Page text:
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Public Health Article

Vitamin D supplementation and glycemic control in type 2 diabetes patients: A systematic review and meta-analysis



Review Quality Rating: 8 (strong)

Citation: Wu C, Qiu S, Zhu X, & Li L. (2017). Vitamin D supplementation and glycemic control in type 2 diabetes patients: A systematic review and meta-analysis. Metabolism: Clinical & Experimental, 73, 67-76.

Evidence Summary PubMed LinkOut

Abstract

INTRODUCTION: Low vitamin D status has been found to be associated with impaired glycemic control in patients who suffer from type 2 diabetes; however, whether vitamin D supplementation is associated with improved glycemic status remains controversial. The aim of this study was to summarize evidence from randomized controlled trials (RCTs) to assess the efficacy of vitamin D supplementation in reducing glycosylated haemoglobinA1c (HbA1c) and fasting blood glucose (FBG) levels.
MATERIALS/METHODS: We searched PubMed, Web of Science and the Cochrane Library for reports published up to March 2017. We selected parallel RCTs investigating the effect of vitamin D or vitamin D analogues on HbA1c or FBG levels in type 2 diabetes patients. Cohen's d was calculated to represent the standardized mean difference (SMD) for each study, and the SMDs with 95%confidence intervals (CIs) were pooled using a random effects model.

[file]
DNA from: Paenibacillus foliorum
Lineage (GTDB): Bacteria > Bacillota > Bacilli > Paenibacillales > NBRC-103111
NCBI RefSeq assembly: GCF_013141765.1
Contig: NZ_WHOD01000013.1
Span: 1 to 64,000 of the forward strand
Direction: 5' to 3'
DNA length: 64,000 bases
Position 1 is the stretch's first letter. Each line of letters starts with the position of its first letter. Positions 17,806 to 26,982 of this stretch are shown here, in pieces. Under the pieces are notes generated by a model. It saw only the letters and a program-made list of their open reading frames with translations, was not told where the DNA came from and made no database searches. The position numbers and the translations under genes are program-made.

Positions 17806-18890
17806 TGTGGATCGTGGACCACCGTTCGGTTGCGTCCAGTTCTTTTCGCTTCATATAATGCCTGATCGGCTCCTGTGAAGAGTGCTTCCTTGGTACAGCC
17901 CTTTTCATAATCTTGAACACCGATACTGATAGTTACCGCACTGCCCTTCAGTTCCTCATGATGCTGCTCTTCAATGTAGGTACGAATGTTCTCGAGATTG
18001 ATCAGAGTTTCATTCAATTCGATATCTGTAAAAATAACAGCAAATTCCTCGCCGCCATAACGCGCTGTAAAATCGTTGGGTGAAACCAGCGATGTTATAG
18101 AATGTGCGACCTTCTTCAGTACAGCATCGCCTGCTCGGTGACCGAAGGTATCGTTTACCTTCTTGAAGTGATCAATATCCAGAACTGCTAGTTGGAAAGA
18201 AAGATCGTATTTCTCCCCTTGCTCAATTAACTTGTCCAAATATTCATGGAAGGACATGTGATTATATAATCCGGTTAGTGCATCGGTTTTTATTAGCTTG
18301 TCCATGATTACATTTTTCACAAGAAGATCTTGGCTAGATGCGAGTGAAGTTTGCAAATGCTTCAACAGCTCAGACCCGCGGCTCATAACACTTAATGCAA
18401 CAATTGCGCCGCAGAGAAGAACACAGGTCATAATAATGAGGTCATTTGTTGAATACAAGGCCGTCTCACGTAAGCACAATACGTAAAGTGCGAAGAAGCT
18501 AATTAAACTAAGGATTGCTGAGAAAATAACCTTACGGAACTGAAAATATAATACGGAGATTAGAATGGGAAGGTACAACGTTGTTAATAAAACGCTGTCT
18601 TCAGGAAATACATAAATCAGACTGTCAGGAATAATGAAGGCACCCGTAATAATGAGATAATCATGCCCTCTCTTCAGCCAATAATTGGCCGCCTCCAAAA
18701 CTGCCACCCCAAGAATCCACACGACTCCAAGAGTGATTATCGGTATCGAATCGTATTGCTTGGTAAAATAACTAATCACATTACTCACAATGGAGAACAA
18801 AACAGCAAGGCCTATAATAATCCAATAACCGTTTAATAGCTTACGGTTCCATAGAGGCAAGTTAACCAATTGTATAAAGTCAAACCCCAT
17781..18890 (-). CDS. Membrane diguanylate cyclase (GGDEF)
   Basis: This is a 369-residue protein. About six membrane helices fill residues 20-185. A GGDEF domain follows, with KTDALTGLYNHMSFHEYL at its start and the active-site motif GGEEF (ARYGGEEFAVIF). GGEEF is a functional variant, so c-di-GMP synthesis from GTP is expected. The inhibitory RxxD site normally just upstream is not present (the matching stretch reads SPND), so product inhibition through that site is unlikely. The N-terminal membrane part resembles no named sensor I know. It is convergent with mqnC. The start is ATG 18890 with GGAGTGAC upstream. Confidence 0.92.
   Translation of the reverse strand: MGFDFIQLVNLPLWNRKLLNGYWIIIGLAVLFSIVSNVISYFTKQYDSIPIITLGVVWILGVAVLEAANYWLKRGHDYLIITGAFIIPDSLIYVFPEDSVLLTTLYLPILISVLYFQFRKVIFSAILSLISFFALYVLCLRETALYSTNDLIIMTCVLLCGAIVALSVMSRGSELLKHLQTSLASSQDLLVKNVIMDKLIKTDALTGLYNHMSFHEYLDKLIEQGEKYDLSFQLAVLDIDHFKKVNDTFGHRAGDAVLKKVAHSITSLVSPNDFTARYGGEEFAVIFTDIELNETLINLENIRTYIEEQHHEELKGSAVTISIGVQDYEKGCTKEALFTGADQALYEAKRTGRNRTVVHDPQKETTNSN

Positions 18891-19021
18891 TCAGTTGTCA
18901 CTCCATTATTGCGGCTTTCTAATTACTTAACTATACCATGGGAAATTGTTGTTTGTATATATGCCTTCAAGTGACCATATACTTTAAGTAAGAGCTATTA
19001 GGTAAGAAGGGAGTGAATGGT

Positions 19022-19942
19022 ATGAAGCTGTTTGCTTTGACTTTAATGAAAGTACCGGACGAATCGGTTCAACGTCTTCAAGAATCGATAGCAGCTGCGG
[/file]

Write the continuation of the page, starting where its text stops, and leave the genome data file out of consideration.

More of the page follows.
RESULTS: Twenty-four studies were included that evaluated HbA1c levels and 18 studies were included that evaluated FBG levels. Meta-analyses showed that vitamin D supplementation was associated with reduced HbA1c levels (standardized mean difference (SMD) -0.25 [-0.45 to -0.05]) but had no influence on FBG levels (SMD -0.14 [-0.31 to 0.03]). However, the subgroup analyses suggested that vitamin D supplementation was associated with reduced HbA1c levels (SMD -0.39 [-0.67 to -0.10]) and FBG (SMD -0.27 [-0.46 to -0.07]) among patients with 25-hydroxyvitamin D (25(OH) D) deficiency at baseline. Significantly reduced HbA1c levels were also observed in association with vitamin D supplementation in the subgroup including type 2 diabetes patients with a body mass index (BMI) <30kg m-2 (SMD -0.30 [-0.54 to -0.07]).
CONCLUSIONS: Vitamin D supplementation could be effective at improving glycemic control in vitamin D deficient or non-obese type 2 diabetes patients.


Keywords

Adults (20-59 years), Adult's Health (men's health, women's health), Behaviour Modification (e.g., provision of item/tool, incentives, goal setting), Community, Diabetes, Home, Meta-analysis, Nutrition, Senior Health, Seniors (60+ years)

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